Throughout its history, American radio reflected the racial attitudes of the society within which it operated. In the early days that involved a racism that was expressed in the racially demeaning characters of radio comedies like Amos ‘n’ Andy and Beulah and in the fact that blacks were shutout of jobs in radio. But radio has also been a leader in bringing black music and culture to a larger audience and making it part of the American culture. Radio was also well ahead of other entertainment and sports industries in providing black performers with a voice and an audience.
Throughout the 20’s there was nary a black face to be seen in the radio studios. It is telling that the radio show Amos ‘n’ Andy, two laughable and gullible Southern blacks who migrated to Chicago, were actually voiced by white actors. By the end of the decade it was the most popular show on the air. But the 20’s was also the jazz age and jazz is rooted in the African-American community. Young people of all ages were attracted to this music and for many young whites, their first exposure was on the radio. While you may not have found a black actor, a black announcer or a black manager in radio, listeners began to hear musicians like Duke Ellington and Paul Robeson. In 1929 WSBC Chicago introduced the “All Negro Hour” a variety show that featured music, comedy and drama by all black performers. Jack Cooper, the emcee of the All Negro Hour, is considered the first black DJ.
In the early thirties, the CBS radio network signed a three-year contract with the Mills Brothers, the first African-American act to receive a network contract. And one black man who was a hero to all Americans, was the heavyweight boxing champion Joe Louis. In her radio history Listening In, author Susan B. Douglas notes, “For African-Americans some of the most important broadcasts of the 1930’s were the matches of Joe Louis, whose victories over white opponents galvanized black pride and spirit and suggested that, even in a deeply racist society, black men could occasionally embody the national will.” Much like Jesse Owens in the 1936 Olympics, Louis’ 1938 rematch against the German champion Max Schmeling became a source of national pride for both black and white Americans. Hitler touted Schmeling as an example of the racial superiority of Aryans, but Louis knocked him out in a little over two minutes.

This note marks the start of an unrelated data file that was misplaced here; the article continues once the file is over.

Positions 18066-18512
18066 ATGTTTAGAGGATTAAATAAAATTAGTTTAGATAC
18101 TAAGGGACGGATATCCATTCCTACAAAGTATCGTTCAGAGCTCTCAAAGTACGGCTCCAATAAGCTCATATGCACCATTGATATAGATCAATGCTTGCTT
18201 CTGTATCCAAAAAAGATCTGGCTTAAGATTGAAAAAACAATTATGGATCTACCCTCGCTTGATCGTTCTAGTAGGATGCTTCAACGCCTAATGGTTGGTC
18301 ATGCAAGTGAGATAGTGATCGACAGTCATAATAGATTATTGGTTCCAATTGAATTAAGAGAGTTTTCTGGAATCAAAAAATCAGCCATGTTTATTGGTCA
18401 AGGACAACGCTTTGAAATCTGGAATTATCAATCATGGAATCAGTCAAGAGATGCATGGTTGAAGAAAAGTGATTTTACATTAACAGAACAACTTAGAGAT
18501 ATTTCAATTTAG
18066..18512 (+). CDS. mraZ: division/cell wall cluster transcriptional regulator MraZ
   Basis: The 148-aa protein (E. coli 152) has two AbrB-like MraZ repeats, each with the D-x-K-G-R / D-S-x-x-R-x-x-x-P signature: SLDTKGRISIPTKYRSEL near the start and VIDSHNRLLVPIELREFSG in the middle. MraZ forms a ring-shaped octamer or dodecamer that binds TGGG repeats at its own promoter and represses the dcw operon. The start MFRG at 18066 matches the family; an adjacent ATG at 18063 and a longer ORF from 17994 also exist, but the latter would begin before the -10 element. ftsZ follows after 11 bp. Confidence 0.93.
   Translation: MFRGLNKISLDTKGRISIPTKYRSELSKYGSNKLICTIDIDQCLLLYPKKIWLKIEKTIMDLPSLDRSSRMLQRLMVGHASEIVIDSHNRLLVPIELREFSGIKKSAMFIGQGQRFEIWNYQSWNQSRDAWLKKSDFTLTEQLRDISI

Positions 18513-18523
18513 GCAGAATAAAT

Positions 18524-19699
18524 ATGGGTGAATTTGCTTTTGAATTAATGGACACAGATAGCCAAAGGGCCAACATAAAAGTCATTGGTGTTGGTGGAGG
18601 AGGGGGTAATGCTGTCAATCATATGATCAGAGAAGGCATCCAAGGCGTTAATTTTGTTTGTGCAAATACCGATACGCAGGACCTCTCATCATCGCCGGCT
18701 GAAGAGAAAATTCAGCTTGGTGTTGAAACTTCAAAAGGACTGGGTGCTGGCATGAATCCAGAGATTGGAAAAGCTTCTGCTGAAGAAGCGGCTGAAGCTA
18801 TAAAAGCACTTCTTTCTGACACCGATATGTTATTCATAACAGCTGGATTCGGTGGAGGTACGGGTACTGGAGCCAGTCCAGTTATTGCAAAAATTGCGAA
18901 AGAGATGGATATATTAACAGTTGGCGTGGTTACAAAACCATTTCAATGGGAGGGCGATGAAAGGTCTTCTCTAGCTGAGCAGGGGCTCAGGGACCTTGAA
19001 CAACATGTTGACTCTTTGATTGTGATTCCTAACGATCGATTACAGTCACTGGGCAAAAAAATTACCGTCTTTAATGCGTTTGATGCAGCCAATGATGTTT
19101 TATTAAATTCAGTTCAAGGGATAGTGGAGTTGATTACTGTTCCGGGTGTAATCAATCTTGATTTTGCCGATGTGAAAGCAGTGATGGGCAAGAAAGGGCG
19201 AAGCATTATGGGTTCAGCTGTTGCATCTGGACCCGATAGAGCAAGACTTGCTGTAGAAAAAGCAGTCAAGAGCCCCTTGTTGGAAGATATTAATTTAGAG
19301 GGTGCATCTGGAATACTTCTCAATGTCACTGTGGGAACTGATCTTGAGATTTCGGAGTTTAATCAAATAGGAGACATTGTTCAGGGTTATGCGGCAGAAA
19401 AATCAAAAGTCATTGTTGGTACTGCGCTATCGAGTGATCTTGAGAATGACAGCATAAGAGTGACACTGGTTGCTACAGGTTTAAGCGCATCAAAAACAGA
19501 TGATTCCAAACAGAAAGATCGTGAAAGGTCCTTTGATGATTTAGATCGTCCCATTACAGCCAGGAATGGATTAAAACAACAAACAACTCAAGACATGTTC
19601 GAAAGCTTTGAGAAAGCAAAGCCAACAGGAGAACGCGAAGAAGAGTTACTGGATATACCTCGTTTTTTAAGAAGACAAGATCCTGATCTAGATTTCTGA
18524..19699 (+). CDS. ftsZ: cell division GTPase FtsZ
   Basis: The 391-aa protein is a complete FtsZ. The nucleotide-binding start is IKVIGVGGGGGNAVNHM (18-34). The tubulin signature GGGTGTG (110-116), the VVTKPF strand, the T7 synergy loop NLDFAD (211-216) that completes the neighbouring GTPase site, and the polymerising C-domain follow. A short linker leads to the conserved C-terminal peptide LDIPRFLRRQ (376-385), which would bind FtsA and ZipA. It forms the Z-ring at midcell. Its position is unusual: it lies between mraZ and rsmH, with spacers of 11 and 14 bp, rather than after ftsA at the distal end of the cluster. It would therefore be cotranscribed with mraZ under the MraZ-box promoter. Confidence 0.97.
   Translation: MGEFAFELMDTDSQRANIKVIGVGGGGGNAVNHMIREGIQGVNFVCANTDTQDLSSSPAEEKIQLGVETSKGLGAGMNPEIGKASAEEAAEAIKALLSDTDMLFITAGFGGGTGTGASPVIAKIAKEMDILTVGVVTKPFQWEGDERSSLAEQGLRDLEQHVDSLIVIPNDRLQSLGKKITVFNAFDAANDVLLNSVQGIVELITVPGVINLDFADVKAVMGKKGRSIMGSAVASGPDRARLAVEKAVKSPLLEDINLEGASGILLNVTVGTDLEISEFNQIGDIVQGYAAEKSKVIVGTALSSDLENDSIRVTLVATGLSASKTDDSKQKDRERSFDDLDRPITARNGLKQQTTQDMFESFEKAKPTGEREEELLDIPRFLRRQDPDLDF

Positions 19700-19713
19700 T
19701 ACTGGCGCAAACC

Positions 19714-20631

Back in 1922, ASCAP, the American Society of Composers, Authors and Publishers, had been formed to license songs and collect royalties on the music. One of their goals was to keep recorded music off the air as a way to protect record sales. Another of their goals was to exclude blacks. This was still the case in 1939 when the National Association of Broadcasters created the rival BMI. The new organization built its membership with young, ethnic and black musicians. In Last Night a DJ Save My Life, author Bill Brewster writes, “With BMI’s close ties to radio and its more ethnic membership, this was great news for the rise of black music.”
We even had Jim Crow record charts. In 1942, Billboard started compiling a separate listing which it called the “Harlem Hit Parade.” It later changed the name to “Race Records” which of course means records by black artists. Brewster credits Atlantic Records Jerry Wexler with the advent of a more acceptable name, rhythm and blues. Billboard adopted that name in 1949 and most of the rest of us have gone along with it ever since.